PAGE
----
UAVs (unmanned aerial vehicles), i.e. drones, are a key future growth market for embedded vision. A drone's price point, therefore cost, is always a key consideration, so the addition of vision processing capabilities must not incur a significant bill-of-materials impact. Maximizing flight time is also a key consideration for drones, so low incremental weight and power consumption are also essential for vision processing hardware and software. Fortunately, the high performance, cost effectiveness, low power consumption, and compact form factor of various vision processing technologies have now made it possible to incorporate practical computer vision capabilities into drones. A rapid proliferation of the technology is therefore already well underway, exemplified by latest generation drones such as DJI's Phantom 4, Inspire 2 and Mavic Pro (Figure 2).




Figure 2. Modern consumer and professional drones such as DJI's Phantom 4 (top), Inspire 2 (middle) and Mavic Pro (bottom) harness computer vision for image stabilization, object tracking, collision avoidance, terrain mapping and other capabilities (courtesy DJI).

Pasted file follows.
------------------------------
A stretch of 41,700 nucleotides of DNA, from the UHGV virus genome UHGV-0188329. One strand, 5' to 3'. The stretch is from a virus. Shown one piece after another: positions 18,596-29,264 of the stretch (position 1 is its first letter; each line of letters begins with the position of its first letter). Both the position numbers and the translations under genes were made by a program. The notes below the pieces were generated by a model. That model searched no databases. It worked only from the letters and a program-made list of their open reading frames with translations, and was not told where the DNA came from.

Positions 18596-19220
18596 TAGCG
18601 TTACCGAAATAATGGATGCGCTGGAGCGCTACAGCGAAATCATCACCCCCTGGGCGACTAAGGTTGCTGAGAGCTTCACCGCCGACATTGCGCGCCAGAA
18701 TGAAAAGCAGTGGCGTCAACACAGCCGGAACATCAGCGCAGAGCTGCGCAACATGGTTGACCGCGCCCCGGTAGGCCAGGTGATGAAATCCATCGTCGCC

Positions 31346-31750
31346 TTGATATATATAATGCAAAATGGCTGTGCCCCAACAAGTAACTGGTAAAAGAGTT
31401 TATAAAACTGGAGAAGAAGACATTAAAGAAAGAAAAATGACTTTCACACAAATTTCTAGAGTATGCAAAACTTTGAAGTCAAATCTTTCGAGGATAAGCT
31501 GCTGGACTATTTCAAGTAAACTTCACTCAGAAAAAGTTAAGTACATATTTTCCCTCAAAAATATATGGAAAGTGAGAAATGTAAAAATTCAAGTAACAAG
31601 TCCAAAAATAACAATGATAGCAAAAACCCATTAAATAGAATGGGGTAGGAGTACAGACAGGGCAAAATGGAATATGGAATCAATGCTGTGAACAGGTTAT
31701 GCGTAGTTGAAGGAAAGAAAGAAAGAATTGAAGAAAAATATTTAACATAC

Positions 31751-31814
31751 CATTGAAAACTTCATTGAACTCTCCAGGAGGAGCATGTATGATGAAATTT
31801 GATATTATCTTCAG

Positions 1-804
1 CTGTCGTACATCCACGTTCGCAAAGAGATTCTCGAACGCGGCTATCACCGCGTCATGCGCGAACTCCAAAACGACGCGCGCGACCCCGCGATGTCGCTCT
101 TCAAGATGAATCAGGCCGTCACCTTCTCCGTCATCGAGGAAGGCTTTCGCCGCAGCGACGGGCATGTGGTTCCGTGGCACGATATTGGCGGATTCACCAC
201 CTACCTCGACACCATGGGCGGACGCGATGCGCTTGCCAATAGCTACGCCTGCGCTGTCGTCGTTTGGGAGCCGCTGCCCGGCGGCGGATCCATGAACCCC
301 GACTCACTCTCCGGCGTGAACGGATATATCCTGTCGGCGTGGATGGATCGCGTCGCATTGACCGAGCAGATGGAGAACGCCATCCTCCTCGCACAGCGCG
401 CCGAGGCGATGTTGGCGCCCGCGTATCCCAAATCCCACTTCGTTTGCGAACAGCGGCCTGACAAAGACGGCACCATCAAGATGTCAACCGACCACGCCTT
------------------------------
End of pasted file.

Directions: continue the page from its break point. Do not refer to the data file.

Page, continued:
Digital video stabilization and other computational photography techniques, for example, can be used to improve the quality of the images captured by a drone's camera(s), without need for expensive and bulky alternative optical image stabilization hardware. And once the improved-quality footage is captured, it can find use not only for legacy YouTube, etc. archive, viewing and sharing purposes, but also processed and employed by the drone to autonomously avoid collisions with other objects, to automatically follow a person being filmed, and to analyze the drone's surroundings. As such, vision processing can make efficient use of available battery charge capacity by autonomously selecting the most efficient route from Point A to Point B.